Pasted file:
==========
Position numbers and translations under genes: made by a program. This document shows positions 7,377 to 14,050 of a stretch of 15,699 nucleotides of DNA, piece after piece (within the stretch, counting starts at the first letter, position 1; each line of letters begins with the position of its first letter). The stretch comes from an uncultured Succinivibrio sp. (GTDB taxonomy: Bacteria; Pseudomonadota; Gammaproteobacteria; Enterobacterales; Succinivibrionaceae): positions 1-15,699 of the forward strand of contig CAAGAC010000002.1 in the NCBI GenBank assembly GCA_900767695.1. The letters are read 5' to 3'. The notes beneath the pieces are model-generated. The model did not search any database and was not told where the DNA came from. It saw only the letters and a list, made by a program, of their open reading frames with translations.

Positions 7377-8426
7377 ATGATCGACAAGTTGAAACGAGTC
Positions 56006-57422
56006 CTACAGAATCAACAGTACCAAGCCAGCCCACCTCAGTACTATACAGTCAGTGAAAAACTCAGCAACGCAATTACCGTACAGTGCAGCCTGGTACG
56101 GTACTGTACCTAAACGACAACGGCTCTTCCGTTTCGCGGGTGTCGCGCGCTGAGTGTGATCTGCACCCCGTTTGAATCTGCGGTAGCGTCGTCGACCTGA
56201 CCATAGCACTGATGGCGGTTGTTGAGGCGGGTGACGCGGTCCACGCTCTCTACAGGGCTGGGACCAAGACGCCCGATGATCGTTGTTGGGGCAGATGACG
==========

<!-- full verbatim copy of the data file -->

Position numbers and translations under genes: made by a program. This document shows positions 7,377 to 14,050 of a stretch of 15,699 nucleotides of DNA, piece after piece (within the stretch, counting starts at the first letter, position 1; each line of letters begins with the position of its first letter). The stretch comes from an uncultured Succinivibrio sp. (GTDB taxonomy: Bacteria; Pseudomonadota; Gammaproteobacteria; Enterobacterales; Succinivibrionaceae): positions 1-15,699 of the forward strand of contig CAAGAC010000002.1 in the NCBI GenBank assembly GCA_900767695.1. The letters are read 5' to 3'. The notes beneath the pieces are model-generated. The model did not search any database and was not told where the DNA came from. It saw only the letters and a list, made by a program, of their open reading frames with translations.

Positions 7377-8426
7377 ATGATCGACAAGTTGAAACGAGTC
Positions 56006-57422
56006 CTACAGAATCAACAGTACCAAGCCAGCCCACCTCAGTACTATACAGTCAGTGAAAAACTCAGCAACGCAATTACCGTACAGTGCAGCCTGGTACG
56101 GTACTGTACCTAAACGACAACGGCTCTTCCGTTTCGCGGGTGTCGCGCGCTGAGTGTGATCTGCACCCCGTTTGAATCTGCGGTAGCGTCGTCGACCTGA
56201 CCATAGCACTGATGGCGGTTGTTGAGGCGGGTGACGCGGTCCACGCTCTCTACAGGGCTGGGACCAAGACGCCCGATGATCGTTGTTGGGGCAGATGACG